Five Carols For Christmastide
by Louise Imogen Guiney
The Ox he openeth wide the Doore,
And from the Snowe he calls her inne,
And he hath seen her Smile therefor,
Our Ladye without Sinne.
Now soone from Sleep
A Starre shall leap,
And soone arrive both King and Hinde:
But O, the Place co'd I but finde!
The Ox hath hush'd his voyce and bent
Trewe eyes of Pitty ore the Mow,
And on his lovelie Neck, forspent,
The Blessed layes her Browe.
Around her feet
Full Warme and Sweete
His bowerie breath doth meeklie dwell:
But sore I am with Vaine Travel!
The Ox is host in Judah stall
And host of more than onelie one,
For close she gathereth withal
Our Lorde her littel Sonne.
Glad Hinde and King
Their Gyfte may bring,
But wo'd to-night my Teares were there,
Between her Bosom and His hayre!
Vines branching stilly
Shade the open door,
In the house of Zion's Lily,
Cleanly and poor.
Oh, brighter than wild laurel
The Babe bounds in her hand,
The King, who for apparel
Hath but a swaddling-band,
And sees her heavenlier smiling than stars in His command!
Soon, mystic changes
Part Him from her breast,
Yet there awhile He ranges
Gardens of rest:
Yea, she the first to ponder
Our ransom and recall,
Awhile may rock Him under
Her young curls' fall,
Against that only sinless love-loyal heart of all.
What shall inure Him
Unto the deadly dream,
When the Tetrarch shall abjure Him,
The thief blaspheme,
And scribe and soldier jostle
About the shameful tree,
And even an Apostle
Demand to touch and see?-
But she hath kissed her Flower where the
Wounds are to be.
Three without slumber ride from afar,
Fain of the roads where palaces are;
All by a shed as they ride in a row,
"Here!" is the cry of their vanishing Star.
First doth a greybeard, glittering fine,
Look on Messiah in slant moonshine:
"This have I sought for Thee!" Though it be rare,
Loathe little fingers are letting it fall.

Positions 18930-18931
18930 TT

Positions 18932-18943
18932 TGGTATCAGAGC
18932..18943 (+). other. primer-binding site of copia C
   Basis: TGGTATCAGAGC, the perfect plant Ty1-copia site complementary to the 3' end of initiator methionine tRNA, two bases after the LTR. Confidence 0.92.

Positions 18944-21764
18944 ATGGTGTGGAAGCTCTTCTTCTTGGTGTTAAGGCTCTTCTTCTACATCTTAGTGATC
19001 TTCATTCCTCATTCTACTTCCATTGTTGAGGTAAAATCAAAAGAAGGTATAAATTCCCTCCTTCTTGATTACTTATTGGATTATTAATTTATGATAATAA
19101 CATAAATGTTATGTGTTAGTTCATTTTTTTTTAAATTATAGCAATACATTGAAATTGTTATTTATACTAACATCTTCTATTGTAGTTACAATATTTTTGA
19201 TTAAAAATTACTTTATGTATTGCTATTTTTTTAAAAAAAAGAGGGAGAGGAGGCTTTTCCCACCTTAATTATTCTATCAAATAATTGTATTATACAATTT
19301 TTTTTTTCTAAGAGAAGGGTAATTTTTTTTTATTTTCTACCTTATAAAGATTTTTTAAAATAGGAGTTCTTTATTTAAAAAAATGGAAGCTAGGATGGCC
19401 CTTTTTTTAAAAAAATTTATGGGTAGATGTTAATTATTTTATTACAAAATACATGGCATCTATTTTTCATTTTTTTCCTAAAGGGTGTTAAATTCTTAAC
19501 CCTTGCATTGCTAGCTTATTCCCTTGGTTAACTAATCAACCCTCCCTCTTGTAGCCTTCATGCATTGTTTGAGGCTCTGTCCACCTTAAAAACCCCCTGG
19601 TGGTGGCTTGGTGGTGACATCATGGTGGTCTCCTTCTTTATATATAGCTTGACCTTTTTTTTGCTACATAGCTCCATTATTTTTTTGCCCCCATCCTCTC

Last doth a stripling, bare in his pride,
Kneel by the Lover as if to abide:
"This have I wrought for Thee!" Answer him there
Laugh of a Child, and His arms opened wide.
Was a Soule from farre away
Stood wistful in the Hay,
And of the Babe a-sleeping hadde a sight:
Neither reck'd hee any more
Men behind him and before,
Nor a thousand busie Winges, flitting light:
But in middle of the night
This few-worded wight
Bespake Our Lady bright:
"Fill mee, ere my corage faints,
With the lore of all the Saints:
Harte to harte against my Brother let mee be.
By the Fountaines that are His
I wo'd slumber where Hee is:
Prithee, Mother, give the other Brest to mee!"
The Soule that none co'd see
She hath taken on her knee:
Sing praises to Our Ladye.
The Ox and the Ass,
Tell aloud of them:
Sing their pleasure as it was
Still, as blowing rose, sudden as a sword,
Maidenly the Maiden bare Jesu Christ the Lord;
Yet for very lowlihood, such as a Guest to greet,
Goeth in a little swoon while kissing of His feet.
Mary, drifted snow on the earthen floor,
Joseph, fallen wondrous weak now he would adore,-
(Oh, the surging might of love! Oh, the drowning bliss!)
Both are rapt to Heaven and lose their human Heaven that is.
From the Newly Born trails a lonely cry.
With a mind to heed, the Ox turns a glowing eye;
In the empty byre the Ass thinks her heart to blame:
Up for comforting of God the beasts of burden came,
Softly to inquire, thrusting as for cheer
There between the tender hands, furry faces dear.
Blessing on the nonest coats! tawny coat and grey
Friended Our Delight so well when warmth had strayed away.
Crooks are on the still; sceptres sail the wave;
All the hopes of all the years are thronging to the Cave.
Mother slept not long, nor long Father's sense was dim,
But another twain the while stood parent-wise to Him.
The Ox and the Ass,
Be you glad for them
Such a moment came to pass